Not everything is black and white, not even when it comes to software programming. Way back around April 24th I asked the following question on Q&A for coders site Stack Overflow:
I had written some code for a macro framework to automate actions in an up and coming MMORPG (something I enjoy), and I wanted to see if the community could contribute any constructive purpose for it, or if it was strictly evil™. Unfortunately I had my question worded "Is it" rather than "Can it be" when 99% of the answers struck, taking several answers quite awry. Still the input on commercialization was thorough, and the overall consensus on releasing a program of this nature? Bad thing.
In fact given the newness of the MMORPG I could only conceive of one scenario that could be morally defensible: A preemptive strike, a free, public release to preclude a worse one down the road.
Of course then you realize that this has all the ethical implication of pulling the trigger yourself. You may believe with certainty that an uneven playing field is inevitable, but can that itself justify action?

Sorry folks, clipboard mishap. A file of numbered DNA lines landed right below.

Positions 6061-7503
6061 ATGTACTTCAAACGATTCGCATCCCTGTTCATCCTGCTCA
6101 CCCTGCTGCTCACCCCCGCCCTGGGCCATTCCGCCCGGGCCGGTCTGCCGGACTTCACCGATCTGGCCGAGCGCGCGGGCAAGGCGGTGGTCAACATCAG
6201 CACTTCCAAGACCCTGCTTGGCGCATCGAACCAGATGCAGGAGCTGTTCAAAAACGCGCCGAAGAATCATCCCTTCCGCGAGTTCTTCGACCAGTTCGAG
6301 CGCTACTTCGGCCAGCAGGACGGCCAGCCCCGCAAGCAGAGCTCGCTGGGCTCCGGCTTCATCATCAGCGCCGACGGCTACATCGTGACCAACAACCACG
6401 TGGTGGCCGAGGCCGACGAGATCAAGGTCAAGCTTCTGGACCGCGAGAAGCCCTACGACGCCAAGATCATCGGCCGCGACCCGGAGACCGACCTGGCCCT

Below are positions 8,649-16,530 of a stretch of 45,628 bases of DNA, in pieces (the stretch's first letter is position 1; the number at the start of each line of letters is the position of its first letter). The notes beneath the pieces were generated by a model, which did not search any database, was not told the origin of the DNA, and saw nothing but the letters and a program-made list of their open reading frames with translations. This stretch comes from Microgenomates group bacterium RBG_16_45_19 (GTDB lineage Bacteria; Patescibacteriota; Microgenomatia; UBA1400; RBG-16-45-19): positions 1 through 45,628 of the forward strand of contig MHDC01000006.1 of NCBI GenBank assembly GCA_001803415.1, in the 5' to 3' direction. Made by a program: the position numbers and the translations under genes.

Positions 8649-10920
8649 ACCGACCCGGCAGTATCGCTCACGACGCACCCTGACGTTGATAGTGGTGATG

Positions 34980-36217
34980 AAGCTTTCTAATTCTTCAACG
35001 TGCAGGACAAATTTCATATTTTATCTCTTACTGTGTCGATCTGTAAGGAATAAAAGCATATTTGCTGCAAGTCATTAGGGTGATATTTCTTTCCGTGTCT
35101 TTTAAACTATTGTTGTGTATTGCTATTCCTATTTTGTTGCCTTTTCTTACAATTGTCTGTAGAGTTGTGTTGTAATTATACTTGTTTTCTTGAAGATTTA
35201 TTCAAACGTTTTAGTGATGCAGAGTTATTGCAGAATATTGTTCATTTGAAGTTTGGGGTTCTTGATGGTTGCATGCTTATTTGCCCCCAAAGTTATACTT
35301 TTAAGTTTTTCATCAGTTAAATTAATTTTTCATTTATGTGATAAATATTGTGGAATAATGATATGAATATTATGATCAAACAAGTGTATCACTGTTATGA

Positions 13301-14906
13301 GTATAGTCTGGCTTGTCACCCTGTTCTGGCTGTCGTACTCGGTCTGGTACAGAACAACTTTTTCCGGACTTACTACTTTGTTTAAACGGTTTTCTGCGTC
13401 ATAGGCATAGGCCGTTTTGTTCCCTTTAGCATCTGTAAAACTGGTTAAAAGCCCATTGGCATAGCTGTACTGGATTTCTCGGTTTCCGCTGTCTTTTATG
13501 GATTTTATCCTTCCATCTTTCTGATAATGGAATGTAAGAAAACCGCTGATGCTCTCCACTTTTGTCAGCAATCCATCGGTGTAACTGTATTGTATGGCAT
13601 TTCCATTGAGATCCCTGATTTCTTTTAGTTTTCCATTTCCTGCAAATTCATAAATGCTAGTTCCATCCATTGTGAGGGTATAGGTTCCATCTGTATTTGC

It may be very prudent to operate within a system of belief to affect change. Gentle nudges, progress at the pace of prevalent perception (I'm a fan of alliteration). Nuclear disarmament before cessation. Fight to end fighting!
It's a fairly rational approach, and I wasn't sure if there could be any other, until I encountered this:
We but mirror the world. All the tendencies present in the outer world are to be found in the world of our body. If we could change ourselves, the tendencies in the world would also change. As a man changes his own nature, so does the attitude of the world change towards him. This is the divine mystery supreme. A wonderful thing it is and the source of our happiness. We need not wait to see what others do. — Mahatma Gandhi, 1913
Now there's an interesting concept. Being the change, I would not harm another in any circumstance—and quite obviously if everyone shared this conviction there would be no violence. Yet everyone does not, and more than a few people would reject my idealism, respond with belligerence to my priorities. It's understandable.
Still I find this latter approach the most resonant personally, and observing history, it appears to have great strength. I'm not yet sure what to do with my code, but I chose not to release it preemptively, I chose to be the change I wished to see in the world.